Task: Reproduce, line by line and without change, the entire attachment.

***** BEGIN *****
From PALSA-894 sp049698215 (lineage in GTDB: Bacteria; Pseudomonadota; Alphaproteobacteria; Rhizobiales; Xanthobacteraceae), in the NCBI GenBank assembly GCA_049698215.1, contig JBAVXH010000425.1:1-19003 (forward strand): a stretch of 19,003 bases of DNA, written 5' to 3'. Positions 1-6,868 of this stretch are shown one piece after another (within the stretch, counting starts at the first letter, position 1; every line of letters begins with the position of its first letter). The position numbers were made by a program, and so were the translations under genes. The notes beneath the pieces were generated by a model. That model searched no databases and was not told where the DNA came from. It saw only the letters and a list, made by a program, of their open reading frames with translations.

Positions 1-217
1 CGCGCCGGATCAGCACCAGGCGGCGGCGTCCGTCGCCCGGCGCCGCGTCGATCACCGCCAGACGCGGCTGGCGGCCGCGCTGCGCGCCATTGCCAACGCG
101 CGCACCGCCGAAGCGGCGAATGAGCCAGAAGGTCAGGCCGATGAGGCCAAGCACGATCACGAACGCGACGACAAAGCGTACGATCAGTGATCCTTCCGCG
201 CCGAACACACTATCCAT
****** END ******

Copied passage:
From PALSA-894 sp049698215 (lineage in GTDB: Bacteria; Pseudomonadota; Alphaproteobacteria; Rhizobiales; Xanthobacteraceae), in the NCBI GenBank assembly GCA_049698215.1, contig JBAVXH010000425.1:1-19003 (forward strand): a stretch of 19,003 bases of DNA, written 5' to 3'. Positions 1-6,868 of this stretch are shown one piece after another (within the stretch, counting starts at the first letter, position 1; every line of letters begins with the position of its first letter). The position numbers were made by a program, and so were the translations under genes. The notes beneath the pieces were generated by a model. That model searched no databases and was not told where the DNA came from. It saw only the letters and a list, made by a program, of their open reading frames with translations.

Positions 1-217
1 CGCGCCGGATCAGCACCAGGCGGCGGCGTCCGTCGCCCGGCGCCGCGTCGATCACCGCCAGACGCGGCTGGCGGCCGCGCTGCGCGCCATTGCCAACGCG
101 CGCACCGCCGAAGCGGCGAATGAGCCAGAAGGTCAGGCCGATGAGGCCAAGCACGATCACGAACGCGACGACAAAGCGTACGATCAGTGATCCTTCCGCG
201 CCGAACACACTATCCAT